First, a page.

The last few days I spend some time on LeetCode, and I decide to write something about it, and this should be the start.

I’ve been stuck with the problem (Longest Substring Without Repeating Characters) for 2 days.

Given a string, find the length of the longest substring without repeating characters. For example, the longest substring without repeating letters for “abcabcbb” is “abc”, which the length is 3. For “bbbbb” the longest substring is “b”, with the length of 1.

OK, the Brute-force algorithm comes first:

Start with some letter in the string, and search backwards for a repeating character(or meet the end), and we get a substring without repeating characters, loop the string and get the longest one.

We can use a hash table to store chracters appeared when searching repeat characters.

Let’s see the python snippet:

``````def lengthOfLongestSubstring(s):
maxLen = 0
size = len(s)
included = {}
for i in xrange(size):
included = {}
included[s[i]] = True
curLen = 1
for j in xrange(i + 1, size):
if included.get(s[j], False): # repeating character
if curLen > maxLen:
maxLen = curLen
break
else:
included[s[j]] = True
curLen += 1
if j == size - 1: # meets the end
return max(maxLen, curLen)
return maxLen
``````

Yeah! we can do more. If you only want the max length, you loop the string, when the max length you get now is already longer than the length of the rest substring then you can just return it, because you can never get a longer substring in the rest.

``````abcdefgabcdefg
^
maxLen current: len("bcdefga") = 7
maxLen rest   : len("abcdefg") = 7
just skip the rest~~
``````

Let update the code snippet:

``````# ***
for i in xrange(size):
if maxLen >= size - i:
return maxLen
# ***
``````

Can we still get it updated? Certainly yes!

Actually the problem remind me of the KMP algorithm somehow. In KMP we can skip some characters when start next search, we can do it here too.

``````......ab.....cd.....c......
^
``````

Take the string above as an example, when we start search at `a`, we meet duplicated `c`, when start the next search, we can start with `d` instead of `b`, because the search will definitely ends with the second `c`.

So we update the code snippet again, instead of putting bool value in the dictionary `included`, we put index of the character this time, so we can jump to the index the next time.

``````def lengthOfLongestSubstring(self, s):
maxLen = 0
size = len(s)
included = {}
i = 0
while i < size:
if maxLen >= size - i:
return maxLen

j = i + 1
curLen = 1
included.clear()
included[s[i]] = i
while j < size:
if included.get(s[j], None) is not None:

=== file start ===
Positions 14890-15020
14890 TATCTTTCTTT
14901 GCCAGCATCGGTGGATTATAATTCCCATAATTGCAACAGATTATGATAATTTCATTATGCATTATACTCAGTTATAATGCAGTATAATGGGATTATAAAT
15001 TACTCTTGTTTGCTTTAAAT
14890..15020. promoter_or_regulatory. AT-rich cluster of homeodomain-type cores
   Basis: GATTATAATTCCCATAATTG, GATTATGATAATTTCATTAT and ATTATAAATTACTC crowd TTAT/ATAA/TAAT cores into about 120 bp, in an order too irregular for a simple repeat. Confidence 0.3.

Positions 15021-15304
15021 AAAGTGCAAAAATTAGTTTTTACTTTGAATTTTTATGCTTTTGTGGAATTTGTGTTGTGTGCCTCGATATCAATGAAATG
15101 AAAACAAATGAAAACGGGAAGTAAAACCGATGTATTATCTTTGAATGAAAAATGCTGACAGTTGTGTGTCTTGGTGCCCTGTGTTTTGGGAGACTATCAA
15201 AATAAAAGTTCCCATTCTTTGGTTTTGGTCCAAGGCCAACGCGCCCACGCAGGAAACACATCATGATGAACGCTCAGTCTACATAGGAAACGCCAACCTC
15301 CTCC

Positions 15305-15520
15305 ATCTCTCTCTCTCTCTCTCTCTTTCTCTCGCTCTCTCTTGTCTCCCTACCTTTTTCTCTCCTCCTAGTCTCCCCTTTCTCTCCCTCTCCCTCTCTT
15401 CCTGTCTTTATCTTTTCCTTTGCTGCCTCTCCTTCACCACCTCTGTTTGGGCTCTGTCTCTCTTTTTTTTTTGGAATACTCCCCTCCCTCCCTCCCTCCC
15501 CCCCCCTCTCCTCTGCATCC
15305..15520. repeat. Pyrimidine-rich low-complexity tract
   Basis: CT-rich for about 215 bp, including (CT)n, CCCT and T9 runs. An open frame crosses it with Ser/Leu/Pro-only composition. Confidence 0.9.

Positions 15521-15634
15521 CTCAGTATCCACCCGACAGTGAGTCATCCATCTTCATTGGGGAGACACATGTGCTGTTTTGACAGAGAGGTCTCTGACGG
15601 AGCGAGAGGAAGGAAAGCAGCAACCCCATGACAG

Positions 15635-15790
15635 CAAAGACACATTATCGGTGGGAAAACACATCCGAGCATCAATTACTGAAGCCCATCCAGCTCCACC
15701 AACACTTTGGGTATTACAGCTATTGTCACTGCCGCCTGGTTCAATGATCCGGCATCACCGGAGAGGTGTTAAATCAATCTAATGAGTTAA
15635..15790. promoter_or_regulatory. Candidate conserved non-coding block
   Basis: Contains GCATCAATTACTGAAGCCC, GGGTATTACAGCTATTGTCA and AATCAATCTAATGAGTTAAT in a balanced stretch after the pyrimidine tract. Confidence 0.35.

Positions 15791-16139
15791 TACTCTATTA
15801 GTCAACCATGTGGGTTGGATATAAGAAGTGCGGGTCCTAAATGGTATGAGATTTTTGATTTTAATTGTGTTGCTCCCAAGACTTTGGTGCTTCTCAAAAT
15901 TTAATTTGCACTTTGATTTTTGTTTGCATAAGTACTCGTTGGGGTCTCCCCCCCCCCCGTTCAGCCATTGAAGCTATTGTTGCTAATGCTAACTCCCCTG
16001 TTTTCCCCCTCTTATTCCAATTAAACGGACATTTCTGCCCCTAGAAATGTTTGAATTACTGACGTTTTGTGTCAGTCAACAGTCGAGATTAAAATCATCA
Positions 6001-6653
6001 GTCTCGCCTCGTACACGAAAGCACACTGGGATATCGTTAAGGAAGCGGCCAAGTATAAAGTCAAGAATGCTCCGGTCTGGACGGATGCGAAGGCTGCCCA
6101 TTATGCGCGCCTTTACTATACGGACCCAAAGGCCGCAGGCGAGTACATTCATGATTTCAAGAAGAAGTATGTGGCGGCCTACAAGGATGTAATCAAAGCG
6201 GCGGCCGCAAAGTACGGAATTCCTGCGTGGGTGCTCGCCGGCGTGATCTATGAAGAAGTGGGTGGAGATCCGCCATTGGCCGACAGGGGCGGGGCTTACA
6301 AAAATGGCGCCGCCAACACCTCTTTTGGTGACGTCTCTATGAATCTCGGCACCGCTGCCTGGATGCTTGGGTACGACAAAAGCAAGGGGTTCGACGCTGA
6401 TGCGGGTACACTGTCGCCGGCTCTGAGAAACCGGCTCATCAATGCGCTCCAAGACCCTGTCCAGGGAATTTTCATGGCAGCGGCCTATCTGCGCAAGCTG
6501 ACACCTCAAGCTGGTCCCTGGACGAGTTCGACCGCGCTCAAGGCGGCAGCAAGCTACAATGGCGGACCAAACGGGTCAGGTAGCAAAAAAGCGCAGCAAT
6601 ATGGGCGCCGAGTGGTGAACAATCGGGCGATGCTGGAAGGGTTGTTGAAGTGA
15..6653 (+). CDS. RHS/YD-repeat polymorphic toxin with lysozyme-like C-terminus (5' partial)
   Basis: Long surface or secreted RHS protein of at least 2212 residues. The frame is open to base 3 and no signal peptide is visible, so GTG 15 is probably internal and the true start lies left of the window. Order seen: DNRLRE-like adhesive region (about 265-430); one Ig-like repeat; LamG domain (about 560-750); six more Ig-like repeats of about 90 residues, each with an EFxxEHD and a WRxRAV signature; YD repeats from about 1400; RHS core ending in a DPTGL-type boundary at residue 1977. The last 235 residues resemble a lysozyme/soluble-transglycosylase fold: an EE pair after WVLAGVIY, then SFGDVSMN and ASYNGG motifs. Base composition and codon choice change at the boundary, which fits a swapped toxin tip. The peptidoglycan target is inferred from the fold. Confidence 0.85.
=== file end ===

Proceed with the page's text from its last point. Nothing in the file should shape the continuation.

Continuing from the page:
i = included.get(s[j])
break;
else:
included[s[j]] = j
curLen += 1
j += 1

if curLen > maxLen:
maxLen = curLen
i += 1

return maxLen
``````

Unfortunately, the code get a `Time Limit Exceeds` error.

I test it with a very long string on my Macbook Pro, it costs about 3.1s.

``````"abcdefghijklmnopqrstuvwxyzABCDEFGHIJKLMNOPQRSTUVWXYZ0123456789!\"#\$%&'()*+,-./:;<=>?@[\\]^_`{|}~ " * 1000
``````

I tried to rewrite it to c++, I use `std::map` (or a little better, use `std::unordered_map`) to do the hash thing. still test with the long string. And it costs about 6.5s, damn it!!! Even with `-O2` option, it still costs about 1.7s.

``````int lengthOfLongestSubstring(string s) {
int maxLen = 0, curLen;
size_t size = s.length();
map<char, size_t> included;
map<char, size_t>::iterator pos;
for (size_t i = 0; i < size; ++i) {
if (maxLen >= size - i) {
return maxLen;
}

included.clear();
included[s[i]] = i;
curLen = 1;
for (size_t j = i + 1; j < size; ++j) {
pos = included.find(s[j]);
if (pos != included.end()) {
i = pos->second;
break;
} else {
included[s[j]] = j;
curLen++;
if (j == size - 1 && curLen > maxLen) { // meet the end
return curLen;
}
}
}
if (curLen > maxLen) {
maxLen = curLen;
}
}
return maxLen;
}
``````

At first I think the problem is `clear()`, it will destroy all item in the map, and that’s a lot of work to do. I change the `clear()` to re-construct a new map, but little improvement is made… So the problem is in stl map itself. I do not dig any further but change map to bitset as a hash table. We know there is at most 256 type of character(a char has 8 bits). So the appearance of different character can be done with a 256-bits bitset.

``````// ***
bitset<256> hash;
for (size_t i = 0; i < size; ++i) {
if (maxLen >= (int)(size - i)) {
return maxLen;
}

hash.reset();
hash[s[i]] = true;
curLen = 1;
for (size_t j = i + 1; j < size; ++j) {
if (hash[s[j]]) {
if (curLen > maxLen) {
maxLen = curLen;
}
for (size_t k = i; k < j; ++k) {
if (s[j] == s[k]) {
i = k + 1;
}
}
break;
} else {
hash[s[j]] = true;
curLen++;
if (j == size - 1 && curLen > maxLen) {
return curLen;
}
}
}
}
// ***
``````

The result is pretty good!!! Tested with the long string, it costs only 0.2s and only 0.02s with `-O2` option.

WOW!!!!!!!!!!

But when I post the code happily, I get a compile error, seems LeetCode’s OJ do not support bitset.

So, make a new one, here is my workground and pretty simple:

``````struct charHash {
const static int SIZE = 32;
char data[SIZE];
charHash() {
reset();
}

inline void reset() {
for (int i = 0; i < SIZE; ++i) {
data[i] = '\0';
}
}

inline void set(int pos, bool value) {
if (value) {
data[pos/8] |= (1 << (pos%8));
} else {
data[pos/8] = ~((~data[pos/8]) | (1 << (pos%8)));
}
}

inline bool get(int pos) const {
return (data[pos/8] >> (pos%8)) & 1;
}
};
``````

Finally get the problem down! haha :)